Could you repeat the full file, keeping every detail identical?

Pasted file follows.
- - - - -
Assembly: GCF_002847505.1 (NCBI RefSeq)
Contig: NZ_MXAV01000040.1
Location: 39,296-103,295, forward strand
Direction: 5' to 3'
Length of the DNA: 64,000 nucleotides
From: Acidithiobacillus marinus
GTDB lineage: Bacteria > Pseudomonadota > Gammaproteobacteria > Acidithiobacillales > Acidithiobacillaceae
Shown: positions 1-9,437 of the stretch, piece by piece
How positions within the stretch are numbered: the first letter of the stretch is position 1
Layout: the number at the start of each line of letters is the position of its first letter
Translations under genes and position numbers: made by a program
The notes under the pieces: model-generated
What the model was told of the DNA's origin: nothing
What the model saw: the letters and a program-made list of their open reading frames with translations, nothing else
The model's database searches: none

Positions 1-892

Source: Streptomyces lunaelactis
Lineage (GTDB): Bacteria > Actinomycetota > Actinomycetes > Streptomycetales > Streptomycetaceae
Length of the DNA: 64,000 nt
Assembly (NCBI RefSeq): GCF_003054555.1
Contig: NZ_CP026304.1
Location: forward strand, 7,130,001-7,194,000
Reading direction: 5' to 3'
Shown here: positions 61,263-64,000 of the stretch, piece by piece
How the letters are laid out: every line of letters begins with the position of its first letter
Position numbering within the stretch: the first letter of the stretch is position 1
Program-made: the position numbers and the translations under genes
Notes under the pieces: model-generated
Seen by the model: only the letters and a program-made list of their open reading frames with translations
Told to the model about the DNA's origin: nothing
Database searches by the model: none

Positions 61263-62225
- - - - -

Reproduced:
Assembly: GCF_002847505.1 (NCBI RefSeq)
Contig: NZ_MXAV01000040.1
Location: 39,296-103,295, forward strand
Direction: 5' to 3'
Length of the DNA: 64,000 nucleotides
From: Acidithiobacillus marinus
GTDB lineage: Bacteria > Pseudomonadota > Gammaproteobacteria > Acidithiobacillales > Acidithiobacillaceae
Shown: positions 1-9,437 of the stretch, piece by piece
How positions within the stretch are numbered: the first letter of the stretch is position 1
Layout: the number at the start of each line of letters is the position of its first letter
Translations under genes and position numbers: made by a program
The notes under the pieces: model-generated
What the model was told of the DNA's origin: nothing
What the model saw: the letters and a program-made list of their open reading frames with translations, nothing else
The model's database searches: none

Positions 1-892

Source: Streptomyces lunaelactis
Lineage (GTDB): Bacteria > Actinomycetota > Actinomycetes > Streptomycetales > Streptomycetaceae
Length of the DNA: 64,000 nt
Assembly (NCBI RefSeq): GCF_003054555.1
Contig: NZ_CP026304.1
Location: forward strand, 7,130,001-7,194,000
Reading direction: 5' to 3'
Shown here: positions 61,263-64,000 of the stretch, piece by piece
How the letters are laid out: every line of letters begins with the position of its first letter
Position numbering within the stretch: the first letter of the stretch is position 1
Program-made: the position numbers and the translations under genes
Notes under the pieces: model-generated
Seen by the model: only the letters and a program-made list of their open reading frames with translations
Told to the model about the DNA's origin: nothing
Database searches by the model: none

Positions 61263-62225